PUMA 3D Printed Microscope

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PJT
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PUMA 3D Printed Microscope

Post by PJT »

Hello and thanks to all FreeCAD developers and supporters for making it possible for me to make the PUMA microscopy system with this excellent software.
It took me 3 years to complete and all my original FreeCAD files are available (under the GPL v3.0) on the PUMA GitHub site for anyone who wants to see the details of how I made any of the parts. There is also a dedicated YouTube channel about the project. Links below.
The PUMA is a professional quality 3D printed open source advanced microscope system.
Attached is a screenshot of one of the mechanisms: It allows the optical tube to quickly attach and detach from the stage of the scope (the 'Quick Release mechanism' or QR mechanism). This showcases the use of FreeCAD to make threads, flexures, ball and socket locks, conical bungs and more. I started on Windows 7 with FreeCAD 0.17 and ended this project on Arch Linux using FreeCAD 0.19.

GitHub
https://github.com/TadPath/PUMA

YouTube Intro Video
https://youtu.be/7UbkrZyNgpo

Even after all this I know I have only scratched the surface of what this software can do.
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Last edited by PJT on Mon Aug 16, 2021 8:03 am, edited 1 time in total.
chrisb
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Re: PUMA 3D Printed Microscope

Post by chrisb »

Interesting project; thanks for sharing.
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M4x
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Re: PUMA 3D Printed Microscope

Post by M4x »

Wow, very.impressive! Thank you very much!
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Kunda1
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Re: PUMA 3D Printed Microscope

Post by Kunda1 »

awesome work!
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PJT
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Re: PUMA 3D Printed Microscope

Post by PJT »

Looks can be deceptive. From the outside the monocular tube of the microscope looks just like a simple tube - but look a little deeper. You will see that I have added a series of specially designed light baffles that have increasing aperture as they travel up the tube.
These are designed to reduce internal reflections from the walls of the tube. The baffles have 45 degree walls so they can be 3D printed without supports. Just another example of how FreeCAD can be used to design high quality optical instruments for FDM manufacture. You can see from the bottom panel the effect - tube on the left is a simple tube, the one on the right has the baffles. This can make a significant improvement to observed image quality.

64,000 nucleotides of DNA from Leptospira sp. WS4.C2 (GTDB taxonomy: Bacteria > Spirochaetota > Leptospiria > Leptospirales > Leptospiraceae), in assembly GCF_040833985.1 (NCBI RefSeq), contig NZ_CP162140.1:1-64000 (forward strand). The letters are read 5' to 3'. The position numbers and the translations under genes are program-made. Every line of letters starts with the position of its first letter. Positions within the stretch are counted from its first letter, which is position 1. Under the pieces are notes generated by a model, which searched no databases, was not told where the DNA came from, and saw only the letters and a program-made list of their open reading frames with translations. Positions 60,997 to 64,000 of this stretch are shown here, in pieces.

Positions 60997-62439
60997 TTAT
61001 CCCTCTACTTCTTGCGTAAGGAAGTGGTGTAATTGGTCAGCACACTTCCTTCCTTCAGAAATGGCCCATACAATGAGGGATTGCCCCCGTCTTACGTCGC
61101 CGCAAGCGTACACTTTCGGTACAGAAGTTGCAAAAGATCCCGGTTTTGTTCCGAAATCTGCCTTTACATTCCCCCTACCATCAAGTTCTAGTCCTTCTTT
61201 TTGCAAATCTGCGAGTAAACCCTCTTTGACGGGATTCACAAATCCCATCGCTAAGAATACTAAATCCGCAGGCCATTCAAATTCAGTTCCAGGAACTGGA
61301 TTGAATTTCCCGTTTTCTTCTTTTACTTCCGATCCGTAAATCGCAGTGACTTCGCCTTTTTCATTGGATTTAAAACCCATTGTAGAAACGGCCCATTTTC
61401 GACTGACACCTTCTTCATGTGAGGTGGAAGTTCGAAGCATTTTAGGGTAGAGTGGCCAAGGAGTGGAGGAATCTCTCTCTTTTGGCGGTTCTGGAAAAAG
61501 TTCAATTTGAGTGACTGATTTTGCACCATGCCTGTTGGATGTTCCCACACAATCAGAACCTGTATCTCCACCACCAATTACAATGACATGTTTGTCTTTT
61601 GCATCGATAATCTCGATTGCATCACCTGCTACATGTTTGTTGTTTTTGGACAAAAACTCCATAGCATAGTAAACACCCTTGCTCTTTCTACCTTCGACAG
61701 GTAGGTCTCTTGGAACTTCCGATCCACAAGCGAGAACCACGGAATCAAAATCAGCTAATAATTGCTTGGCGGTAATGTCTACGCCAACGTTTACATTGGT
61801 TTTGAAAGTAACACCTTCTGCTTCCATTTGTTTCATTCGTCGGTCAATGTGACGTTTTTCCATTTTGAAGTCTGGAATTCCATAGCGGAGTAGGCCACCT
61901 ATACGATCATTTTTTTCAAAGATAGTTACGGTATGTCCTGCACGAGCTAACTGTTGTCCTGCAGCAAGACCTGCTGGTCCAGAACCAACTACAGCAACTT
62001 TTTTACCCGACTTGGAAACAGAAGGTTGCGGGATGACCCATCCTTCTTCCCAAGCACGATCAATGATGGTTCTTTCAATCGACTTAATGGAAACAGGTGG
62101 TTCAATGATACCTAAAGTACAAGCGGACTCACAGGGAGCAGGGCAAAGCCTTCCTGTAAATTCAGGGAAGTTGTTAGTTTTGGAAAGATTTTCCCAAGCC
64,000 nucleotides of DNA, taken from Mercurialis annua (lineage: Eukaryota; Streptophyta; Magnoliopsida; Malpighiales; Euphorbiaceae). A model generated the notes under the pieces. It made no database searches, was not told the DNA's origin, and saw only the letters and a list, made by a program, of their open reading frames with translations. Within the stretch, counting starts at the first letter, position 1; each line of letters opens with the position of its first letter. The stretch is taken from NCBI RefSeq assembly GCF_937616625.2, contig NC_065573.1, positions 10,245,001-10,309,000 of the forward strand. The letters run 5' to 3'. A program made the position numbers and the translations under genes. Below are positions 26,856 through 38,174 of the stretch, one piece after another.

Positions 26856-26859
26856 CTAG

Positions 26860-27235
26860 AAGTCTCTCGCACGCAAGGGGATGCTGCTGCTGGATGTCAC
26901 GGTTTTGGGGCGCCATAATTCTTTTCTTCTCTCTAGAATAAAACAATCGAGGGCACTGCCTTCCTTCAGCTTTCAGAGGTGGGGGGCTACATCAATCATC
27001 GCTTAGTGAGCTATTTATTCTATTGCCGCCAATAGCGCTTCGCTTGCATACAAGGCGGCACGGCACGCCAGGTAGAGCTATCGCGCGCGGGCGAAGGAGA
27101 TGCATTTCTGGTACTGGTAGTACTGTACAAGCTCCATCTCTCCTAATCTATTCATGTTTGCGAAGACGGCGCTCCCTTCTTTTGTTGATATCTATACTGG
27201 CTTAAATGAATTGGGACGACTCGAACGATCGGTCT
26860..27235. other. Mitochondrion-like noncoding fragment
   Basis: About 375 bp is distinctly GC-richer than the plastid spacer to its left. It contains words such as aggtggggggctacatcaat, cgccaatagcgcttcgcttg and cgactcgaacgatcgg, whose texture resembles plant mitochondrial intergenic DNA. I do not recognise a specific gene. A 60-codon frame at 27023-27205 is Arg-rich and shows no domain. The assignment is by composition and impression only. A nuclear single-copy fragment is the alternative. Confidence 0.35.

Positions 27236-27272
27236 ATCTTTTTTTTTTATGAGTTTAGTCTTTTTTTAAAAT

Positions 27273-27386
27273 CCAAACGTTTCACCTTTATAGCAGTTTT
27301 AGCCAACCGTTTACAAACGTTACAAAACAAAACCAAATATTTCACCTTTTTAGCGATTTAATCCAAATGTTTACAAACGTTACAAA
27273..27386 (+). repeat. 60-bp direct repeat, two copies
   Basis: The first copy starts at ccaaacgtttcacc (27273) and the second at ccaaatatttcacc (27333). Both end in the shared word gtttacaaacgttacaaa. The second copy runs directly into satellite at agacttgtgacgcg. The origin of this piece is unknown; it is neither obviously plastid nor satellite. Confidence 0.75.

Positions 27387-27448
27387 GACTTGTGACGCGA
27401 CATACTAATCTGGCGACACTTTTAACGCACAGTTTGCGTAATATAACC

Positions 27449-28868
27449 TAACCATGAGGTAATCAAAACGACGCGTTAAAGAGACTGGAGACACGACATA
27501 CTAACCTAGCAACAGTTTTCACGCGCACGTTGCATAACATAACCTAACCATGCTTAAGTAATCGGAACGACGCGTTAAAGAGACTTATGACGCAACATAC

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keithsloan52
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Re: PUMA 3D Printed Microscope

Post by keithsloan52 »

Just wondering how it compares with https://gitlab.com/openflexure/openflexure-microscope

Apart from the obvious, one was developed with FreeCAD and the other OpenSCAD
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PJT
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Re: PUMA 3D Printed Microscope

Post by PJT »

Openflexure (OF) is great but its main strength is the innovative use of flexure mechanics to make a versatile precision XYZ stage almost entirely from 3D printed plastic parts. It's downside are the rather limited optical abilities and complete dependence on a camera (+ computer + monitor) for making any observations - and that restricts its portability, resolution, field of view and image quality. The flexure stage also has issues - for example flexure movements are in an arc (not a straight line) - so to make the arc approximately linear you need a long radius so you have to balance the bulk and size of the overall scope with the amount of approximation to straight line movement you can tolerate. OF also cannot accommodate bulky observational optics due to its flexure design - this is why it adopts an 'inverted microscope' design and has limited optical abilities. [Yes, there have been a few research papers showing attempts at fluorescence and phase optics but these are relatively impractical and underdeveloped].